7
$\begingroup$

It is known that if $R$ is a DVR with fraction field $K,$ then the $R$-submodules of $K$ are $0,K,x^nR,$ with $n$ any integer and $x$ a generator of the maximal ideal of $R.$ I was wondering if there is a simple structure theorem for the $R$-submodules of $K^n,$ the $n$-dimensional vector space over $K$ (similar to that for finitely generated torsion-free modules over a Dedekind domain). I know that the subroups of $\mathbb{Q}$ are somewhat complicated to describe, but was wondering, in particular, if the situation gets any nicer with, say, $\mathbb{Z}_P$-submodules of $\mathbb{Q}^n,$ where $P$ is a nonzero prime ideal of $\mathbb{Z}.$

$\endgroup$
7
$\begingroup$

Indeed, it seems that the situation gets nicer, but certainly not as nice as what I depicted in my first and very flawed answer. (See the remains below and the enlightening counter-example of Wilberd van der Kallen.)

Still, the situation is as tamed as it can be in the case of a complete discrete valuation ring, see YCor's answer and his very concise proof of Joseph Rotman's theorem [1, Theorem 3].

The meaningful keywords are torsion-free modules of finite rank over a discrete valuation ring. Note that if $R$ is any domain and $K$ its fraction field, then any given torsion-free $R$-module $M$ of finite rank $n$ embeds into $K^n = M \otimes_R K$. Conversely, any $R$-submodule of $K^n$ is torsion-free of finite rank.

If $(R, p)$ is a discrete valuation ring (DVR) with maximal ideal $p$, then a torsion-free $R$-module of finite rank $n$ can be represented by an $n \times n$ unipotent matrix with coefficients in $R^{\ast}$, the $p$-adic completion of $R$. The $R$-isomorphism and quasi-isomorphism classes of the torsion-free $R$-modules of finite rank can be described via three different conditions on such matrices [2, Corollary 1.7]. We can also read into a representative matrix whether a module has a direct factor which is divisible or free [2, Corollary 1.8]. This should help build many examples of indecomposable modules such as Wilberd van der Kallen's. Other useful results can be found in [4].

If $M$ and $N$ are two isomorphic torsion-free $R$-modules of finite rank, then such modules have the same rank and the same $p\text{-rank}$, where $p\text{-rank}(M) = \dim_k(M/pM)$ and $k = R/p$. But these two invariants are not complete and most torsion-free $R$-modules of finite rank are not of the form $K^n \oplus R^m$. If $M$ embeds into $N$, $\text{rank}(M) = \text{rank}(N)$ and $p\text{-rank}(M) = p\text{-rank}(N)$, them $M$ is quasi-isomorphic to $N$ [2, Proposition 1.3][4, Lemma 1].($M$ and $N$ are quasi-isomorphic if $M$ embeds into $N$ and $M/N$ is a torsion module bounded by a power of $p$).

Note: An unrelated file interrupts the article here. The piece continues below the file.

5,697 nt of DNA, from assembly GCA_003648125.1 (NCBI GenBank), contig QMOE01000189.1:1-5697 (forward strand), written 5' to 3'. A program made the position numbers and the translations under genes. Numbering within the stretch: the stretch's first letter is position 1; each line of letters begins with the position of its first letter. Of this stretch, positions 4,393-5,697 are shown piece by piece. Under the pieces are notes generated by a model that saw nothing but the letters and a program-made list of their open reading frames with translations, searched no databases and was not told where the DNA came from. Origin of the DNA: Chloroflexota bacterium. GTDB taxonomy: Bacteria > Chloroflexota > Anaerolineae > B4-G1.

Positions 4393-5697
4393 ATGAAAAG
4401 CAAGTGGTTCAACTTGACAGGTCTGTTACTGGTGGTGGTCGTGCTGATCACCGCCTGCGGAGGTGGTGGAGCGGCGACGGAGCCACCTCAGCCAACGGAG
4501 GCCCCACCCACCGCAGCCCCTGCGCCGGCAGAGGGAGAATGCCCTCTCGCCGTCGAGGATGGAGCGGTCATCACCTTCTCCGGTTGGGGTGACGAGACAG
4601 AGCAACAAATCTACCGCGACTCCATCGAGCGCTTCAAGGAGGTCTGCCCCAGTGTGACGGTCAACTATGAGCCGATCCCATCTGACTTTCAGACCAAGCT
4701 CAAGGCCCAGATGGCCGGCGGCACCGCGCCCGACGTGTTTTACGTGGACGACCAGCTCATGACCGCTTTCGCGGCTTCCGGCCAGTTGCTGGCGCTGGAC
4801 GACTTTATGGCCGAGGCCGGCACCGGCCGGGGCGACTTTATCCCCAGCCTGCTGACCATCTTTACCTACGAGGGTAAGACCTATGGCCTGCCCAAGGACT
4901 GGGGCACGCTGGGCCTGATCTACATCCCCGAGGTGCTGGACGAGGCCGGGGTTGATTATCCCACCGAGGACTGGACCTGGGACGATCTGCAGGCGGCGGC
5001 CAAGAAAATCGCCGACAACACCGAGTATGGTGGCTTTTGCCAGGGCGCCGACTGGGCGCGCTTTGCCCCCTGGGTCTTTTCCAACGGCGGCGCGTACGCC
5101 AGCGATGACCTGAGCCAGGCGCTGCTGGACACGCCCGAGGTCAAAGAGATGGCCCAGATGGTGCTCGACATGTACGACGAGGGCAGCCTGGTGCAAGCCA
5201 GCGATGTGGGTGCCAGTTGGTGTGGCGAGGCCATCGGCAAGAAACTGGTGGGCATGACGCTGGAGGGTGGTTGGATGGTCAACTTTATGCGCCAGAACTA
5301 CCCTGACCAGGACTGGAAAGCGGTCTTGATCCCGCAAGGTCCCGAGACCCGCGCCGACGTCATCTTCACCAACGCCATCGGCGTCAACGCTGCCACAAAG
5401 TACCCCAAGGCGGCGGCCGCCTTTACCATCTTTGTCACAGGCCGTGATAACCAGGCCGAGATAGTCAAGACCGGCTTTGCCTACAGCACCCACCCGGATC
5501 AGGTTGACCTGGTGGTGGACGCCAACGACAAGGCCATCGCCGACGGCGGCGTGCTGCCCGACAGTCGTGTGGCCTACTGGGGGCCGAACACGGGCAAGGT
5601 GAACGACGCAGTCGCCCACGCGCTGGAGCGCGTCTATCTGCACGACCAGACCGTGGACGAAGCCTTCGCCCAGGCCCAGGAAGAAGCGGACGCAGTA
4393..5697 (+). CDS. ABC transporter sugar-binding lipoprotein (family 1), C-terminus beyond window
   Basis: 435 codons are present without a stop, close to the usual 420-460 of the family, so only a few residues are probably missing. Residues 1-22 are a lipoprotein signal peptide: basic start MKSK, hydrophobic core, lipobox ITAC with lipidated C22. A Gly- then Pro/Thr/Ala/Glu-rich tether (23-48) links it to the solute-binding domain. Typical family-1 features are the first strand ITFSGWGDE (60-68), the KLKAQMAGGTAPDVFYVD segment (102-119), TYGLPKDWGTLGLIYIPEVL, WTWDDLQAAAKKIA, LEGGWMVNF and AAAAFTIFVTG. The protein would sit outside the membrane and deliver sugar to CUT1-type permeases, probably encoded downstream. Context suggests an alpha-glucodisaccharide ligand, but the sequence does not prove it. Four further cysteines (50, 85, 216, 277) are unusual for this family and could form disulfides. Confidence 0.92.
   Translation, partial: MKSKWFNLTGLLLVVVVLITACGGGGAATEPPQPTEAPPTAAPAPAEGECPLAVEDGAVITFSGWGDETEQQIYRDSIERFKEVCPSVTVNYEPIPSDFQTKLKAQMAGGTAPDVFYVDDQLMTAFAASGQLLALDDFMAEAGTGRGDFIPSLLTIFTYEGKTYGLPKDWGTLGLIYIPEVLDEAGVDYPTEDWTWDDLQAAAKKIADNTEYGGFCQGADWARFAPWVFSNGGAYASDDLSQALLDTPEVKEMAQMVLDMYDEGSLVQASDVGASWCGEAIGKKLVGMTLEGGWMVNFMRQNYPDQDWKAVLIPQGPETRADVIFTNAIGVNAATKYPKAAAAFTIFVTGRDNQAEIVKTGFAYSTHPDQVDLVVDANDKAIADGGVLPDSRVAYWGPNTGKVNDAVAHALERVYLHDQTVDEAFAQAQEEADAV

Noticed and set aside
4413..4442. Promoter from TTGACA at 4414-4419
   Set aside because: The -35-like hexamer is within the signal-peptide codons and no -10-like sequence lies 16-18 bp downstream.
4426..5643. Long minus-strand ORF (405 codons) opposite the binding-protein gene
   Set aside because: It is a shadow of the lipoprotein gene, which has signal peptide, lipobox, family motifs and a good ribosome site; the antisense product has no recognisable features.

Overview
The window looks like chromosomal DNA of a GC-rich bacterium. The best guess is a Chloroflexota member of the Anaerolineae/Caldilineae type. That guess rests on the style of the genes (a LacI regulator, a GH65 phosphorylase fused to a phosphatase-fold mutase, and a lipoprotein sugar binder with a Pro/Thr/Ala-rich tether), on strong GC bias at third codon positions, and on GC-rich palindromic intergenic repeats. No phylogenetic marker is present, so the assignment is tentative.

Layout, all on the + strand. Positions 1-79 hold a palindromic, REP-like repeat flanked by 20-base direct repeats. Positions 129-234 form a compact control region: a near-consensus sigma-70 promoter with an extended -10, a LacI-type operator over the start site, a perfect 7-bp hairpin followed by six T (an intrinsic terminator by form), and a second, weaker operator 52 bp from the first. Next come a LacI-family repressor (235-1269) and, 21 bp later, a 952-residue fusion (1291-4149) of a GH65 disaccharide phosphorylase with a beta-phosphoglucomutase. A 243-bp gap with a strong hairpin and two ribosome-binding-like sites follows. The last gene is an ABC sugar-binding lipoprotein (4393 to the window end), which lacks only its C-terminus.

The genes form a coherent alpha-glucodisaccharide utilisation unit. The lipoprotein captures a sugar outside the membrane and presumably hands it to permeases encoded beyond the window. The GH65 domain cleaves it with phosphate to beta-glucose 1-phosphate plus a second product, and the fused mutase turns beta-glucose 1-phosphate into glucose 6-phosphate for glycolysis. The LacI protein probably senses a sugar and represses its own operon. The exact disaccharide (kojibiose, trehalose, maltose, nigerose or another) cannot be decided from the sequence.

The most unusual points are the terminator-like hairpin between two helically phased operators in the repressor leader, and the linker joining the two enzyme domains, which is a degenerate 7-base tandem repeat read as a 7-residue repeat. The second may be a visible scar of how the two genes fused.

The focus of [4] is the class of purely indecomposable modules (pi-modules), i.e., torsion-free indecomposable modules $M$ of finite rank with $p\text{-rank}(M) = 1$, or equivalently indecomposable pure $R$-submodules of $R^{\ast}$ of finite rank. For instance, it is shown in [4, Proposition 1], that the set of isomorphism classes of pi-modules is a partially ordered set with the ascending chain condition, but not the descending one, and $R$ is its smallest element. Theorem 1 of [4] shows that the class of pi-modules is closed under direct summands and exhibit numerical invariants that determine an isomorphism class.


Edit: Here is a record of my first very wrong answer and some related developments, aggregating essentially YCor and tf_'s comments.

Luc's Claim (wrong!). Let $R$ be DVR and let $K$ be its fraction field. An $R$-submodule of $K^n$ is isomorphic to an $R$-module the form $K^m \oplus R^k$ for some non-negative integers $m$ and $k$ such that $m + k \le n$.

But the following is proved in YCor's answer, very concisely and with the exclusive use of Matlis duality.

YCor's Claim (true!). Let $R$ be complete DVR and let $K$ be its fraction field. An $R$-submodule of $K^n$ is isomorphic to an $R$-module the form $K^m \oplus R^k$ for some non-negative integers $m$ and $k$ such that $m + k \le n$.